Last year, Namibia saw yet another controversial public tender being awarded and later cancelled by the Office of the President over irregularities in its awarding.
This time, it was the Namibia Airports Company (NAC) caught on the wrong side of the tendering system for having awarded an N$7 billion airport tender to a Chinese State-owned company.
Ironically, this wasn’t the only public procurement system mess-up experienced by the country as earlier, a controversial electricity-generating project known as the 250 megawatt power plant was awarded to Xaris, a company known to be supported by well-known political elites.
This tender was cancelled, posted and deferred on the ground of irregularities, but eventually it was awarded.
What is more worrisome though is the trait of many public procurement projects being challenged in court, associated with corruption and irregularity.
In the past, there were also other tenders - including the most controversial Neckartal Dam tender - which saw the project being delayed for months because of irregularities in the manner it was awarded.
Unfortunately, it’s mostly projects with a national interest which have a neck of causing controversy and costing the country even more millions in additional costs incurred by delays.
While irregularities are not expected to be normal, there are some instances when undue influence is made part of a procurement system by the mighty and powerful in a bid to get favours from those who win the tenders.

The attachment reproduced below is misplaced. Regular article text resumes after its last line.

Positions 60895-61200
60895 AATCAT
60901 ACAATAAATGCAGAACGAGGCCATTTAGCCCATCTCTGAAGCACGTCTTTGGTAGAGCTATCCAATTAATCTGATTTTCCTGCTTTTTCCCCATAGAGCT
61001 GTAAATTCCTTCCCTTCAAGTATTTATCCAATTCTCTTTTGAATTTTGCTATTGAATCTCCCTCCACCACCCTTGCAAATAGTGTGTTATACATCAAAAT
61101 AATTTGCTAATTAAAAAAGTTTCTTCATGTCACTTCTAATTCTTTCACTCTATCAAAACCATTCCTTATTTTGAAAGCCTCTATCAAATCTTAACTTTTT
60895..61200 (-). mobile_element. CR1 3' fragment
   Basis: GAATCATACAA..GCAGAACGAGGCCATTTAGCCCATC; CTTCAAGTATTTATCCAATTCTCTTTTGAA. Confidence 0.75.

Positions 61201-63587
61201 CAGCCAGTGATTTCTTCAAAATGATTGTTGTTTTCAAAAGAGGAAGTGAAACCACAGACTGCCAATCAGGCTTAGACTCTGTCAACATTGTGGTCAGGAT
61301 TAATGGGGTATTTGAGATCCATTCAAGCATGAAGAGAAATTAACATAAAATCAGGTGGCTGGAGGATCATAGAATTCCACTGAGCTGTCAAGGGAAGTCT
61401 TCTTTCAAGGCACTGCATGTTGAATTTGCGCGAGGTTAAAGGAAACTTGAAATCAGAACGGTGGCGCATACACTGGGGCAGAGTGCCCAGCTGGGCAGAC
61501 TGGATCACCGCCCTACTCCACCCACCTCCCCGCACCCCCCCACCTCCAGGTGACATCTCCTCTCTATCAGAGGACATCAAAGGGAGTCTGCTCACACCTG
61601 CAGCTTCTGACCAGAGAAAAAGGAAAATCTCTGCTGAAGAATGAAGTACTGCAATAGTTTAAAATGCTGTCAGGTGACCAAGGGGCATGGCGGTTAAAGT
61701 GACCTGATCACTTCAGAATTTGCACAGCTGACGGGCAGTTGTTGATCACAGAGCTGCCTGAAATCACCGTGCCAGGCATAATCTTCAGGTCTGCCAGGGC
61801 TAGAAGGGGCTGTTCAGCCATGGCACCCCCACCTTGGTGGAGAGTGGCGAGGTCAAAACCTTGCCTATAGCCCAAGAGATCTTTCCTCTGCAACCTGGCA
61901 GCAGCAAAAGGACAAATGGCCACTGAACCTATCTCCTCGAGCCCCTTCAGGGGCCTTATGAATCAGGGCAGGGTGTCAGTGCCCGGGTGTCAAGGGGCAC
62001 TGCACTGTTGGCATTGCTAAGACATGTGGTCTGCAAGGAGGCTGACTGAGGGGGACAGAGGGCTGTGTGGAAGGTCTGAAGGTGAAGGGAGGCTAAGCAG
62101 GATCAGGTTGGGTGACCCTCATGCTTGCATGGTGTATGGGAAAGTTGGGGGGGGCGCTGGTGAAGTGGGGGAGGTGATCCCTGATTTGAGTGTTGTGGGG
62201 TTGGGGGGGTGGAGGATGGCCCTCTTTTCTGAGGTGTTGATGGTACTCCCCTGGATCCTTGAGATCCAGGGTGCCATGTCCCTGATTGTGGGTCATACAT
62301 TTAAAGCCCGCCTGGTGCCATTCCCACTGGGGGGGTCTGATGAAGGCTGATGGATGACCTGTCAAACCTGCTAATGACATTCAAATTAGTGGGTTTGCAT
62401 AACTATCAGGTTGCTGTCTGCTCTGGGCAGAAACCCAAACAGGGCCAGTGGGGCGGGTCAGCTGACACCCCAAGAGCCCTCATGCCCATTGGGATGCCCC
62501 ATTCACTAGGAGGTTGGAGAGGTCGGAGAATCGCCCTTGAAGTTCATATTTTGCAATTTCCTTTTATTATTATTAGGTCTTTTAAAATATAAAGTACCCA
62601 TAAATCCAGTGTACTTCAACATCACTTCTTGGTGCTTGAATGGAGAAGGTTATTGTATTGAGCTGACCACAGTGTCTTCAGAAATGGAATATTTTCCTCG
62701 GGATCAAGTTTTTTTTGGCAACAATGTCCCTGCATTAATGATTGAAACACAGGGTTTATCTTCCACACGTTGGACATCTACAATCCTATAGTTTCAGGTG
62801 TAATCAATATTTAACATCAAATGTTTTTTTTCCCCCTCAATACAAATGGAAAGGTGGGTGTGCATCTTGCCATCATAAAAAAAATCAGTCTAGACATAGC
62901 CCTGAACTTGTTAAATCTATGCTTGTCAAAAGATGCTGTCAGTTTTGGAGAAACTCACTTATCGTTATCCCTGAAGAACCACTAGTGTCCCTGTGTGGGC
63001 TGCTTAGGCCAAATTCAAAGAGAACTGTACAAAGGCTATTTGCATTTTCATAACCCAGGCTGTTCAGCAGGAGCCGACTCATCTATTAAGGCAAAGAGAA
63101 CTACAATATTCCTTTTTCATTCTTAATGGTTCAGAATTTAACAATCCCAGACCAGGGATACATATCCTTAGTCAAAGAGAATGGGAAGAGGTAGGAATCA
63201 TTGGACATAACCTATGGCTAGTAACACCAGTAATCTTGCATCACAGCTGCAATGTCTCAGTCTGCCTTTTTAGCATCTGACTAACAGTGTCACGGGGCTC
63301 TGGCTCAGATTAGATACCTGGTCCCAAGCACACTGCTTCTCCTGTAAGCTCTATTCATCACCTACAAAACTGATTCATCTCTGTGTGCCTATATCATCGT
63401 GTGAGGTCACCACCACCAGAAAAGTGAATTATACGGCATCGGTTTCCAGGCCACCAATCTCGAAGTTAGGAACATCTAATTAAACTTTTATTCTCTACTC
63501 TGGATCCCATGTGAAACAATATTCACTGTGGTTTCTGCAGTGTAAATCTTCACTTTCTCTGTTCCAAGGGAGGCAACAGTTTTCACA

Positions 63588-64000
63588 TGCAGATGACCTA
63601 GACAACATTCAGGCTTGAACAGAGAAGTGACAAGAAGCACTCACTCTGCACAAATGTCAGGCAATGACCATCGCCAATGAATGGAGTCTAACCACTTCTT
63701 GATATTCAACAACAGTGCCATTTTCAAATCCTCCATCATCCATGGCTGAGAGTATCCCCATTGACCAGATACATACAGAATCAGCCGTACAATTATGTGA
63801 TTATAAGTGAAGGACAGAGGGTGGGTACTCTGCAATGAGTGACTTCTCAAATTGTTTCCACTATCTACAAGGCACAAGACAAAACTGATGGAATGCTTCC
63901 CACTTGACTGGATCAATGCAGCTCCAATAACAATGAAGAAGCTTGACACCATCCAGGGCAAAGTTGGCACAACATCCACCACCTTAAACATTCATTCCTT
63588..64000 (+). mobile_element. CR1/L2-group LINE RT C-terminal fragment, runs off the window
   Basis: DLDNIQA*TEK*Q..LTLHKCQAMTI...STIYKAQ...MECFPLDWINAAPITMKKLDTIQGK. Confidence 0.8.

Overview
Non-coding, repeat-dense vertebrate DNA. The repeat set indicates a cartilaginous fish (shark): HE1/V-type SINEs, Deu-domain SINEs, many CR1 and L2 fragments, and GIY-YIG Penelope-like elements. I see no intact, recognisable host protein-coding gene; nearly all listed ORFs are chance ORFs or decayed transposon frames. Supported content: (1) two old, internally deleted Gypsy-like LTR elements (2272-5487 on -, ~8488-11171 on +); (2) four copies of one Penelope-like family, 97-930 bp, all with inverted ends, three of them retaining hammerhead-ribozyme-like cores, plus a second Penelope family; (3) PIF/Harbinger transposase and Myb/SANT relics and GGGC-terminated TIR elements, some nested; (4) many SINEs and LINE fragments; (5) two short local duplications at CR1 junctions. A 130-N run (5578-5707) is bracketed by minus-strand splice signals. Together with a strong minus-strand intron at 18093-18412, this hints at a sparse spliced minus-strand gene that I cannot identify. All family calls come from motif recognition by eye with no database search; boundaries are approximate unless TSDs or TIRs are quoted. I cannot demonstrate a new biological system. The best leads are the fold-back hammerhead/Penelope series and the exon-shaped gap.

There also instances where one would question why a laid-down tendering procedure is deliberately ignored for the sake of benefiting a few.
Indeed, there are also questions on why those who infringe the laid-down procedures are never prosecuted, but left walking free.
Perhaps the system needs to be planned in a way that deals with those who cause irregularities, and also systems put in place to make sure this does not happen again.
Leaving bad habits behind With the dawn of the New Year, one would expect that the country moves away from the controversy surrounding tenders.
It is imperative also that such anomalies are dealt with before they attract the attention of the president.
This year, it will be expected that the Procurement Bill which was sent to parliament will be implemented fully in a manner that helps both the country in terms of project execution and employment-creation.
A glimpse at the Procurement Bill actually shows that the document has had wide consultation and can improve the public tendering system if all the clauses are captured.
Learning from past mistakes Government also needs to learn from their past mistakes and lay modalities which will see recent mistakes of the past dealt with.
There is an urgent need to make sure that public procurement processes do not spill into courts, nor do they need to later be adjudicated or debated outside of the laid-down procedures.
Ideally for this to happen, undue influence from the public procurement system should be done away with, and the promotion of transparency must take centre-stage.
It is also imperative that most of the companies or government agencies are empowered to understand the procurement system extensively when issuing tenders and expressions of interest.
Sometimes, the challenges associated with the poor procurement processes can easily be attributed to failure by procurement offers and heads of department in public service to understand interpretations of the law and the processes which need to be followed.
One would want to see a much-improved public procurement process in Namibia in 2016. There are also bottlenecks which have been deliberately created by a few individuals in the sector, which need to be done away with.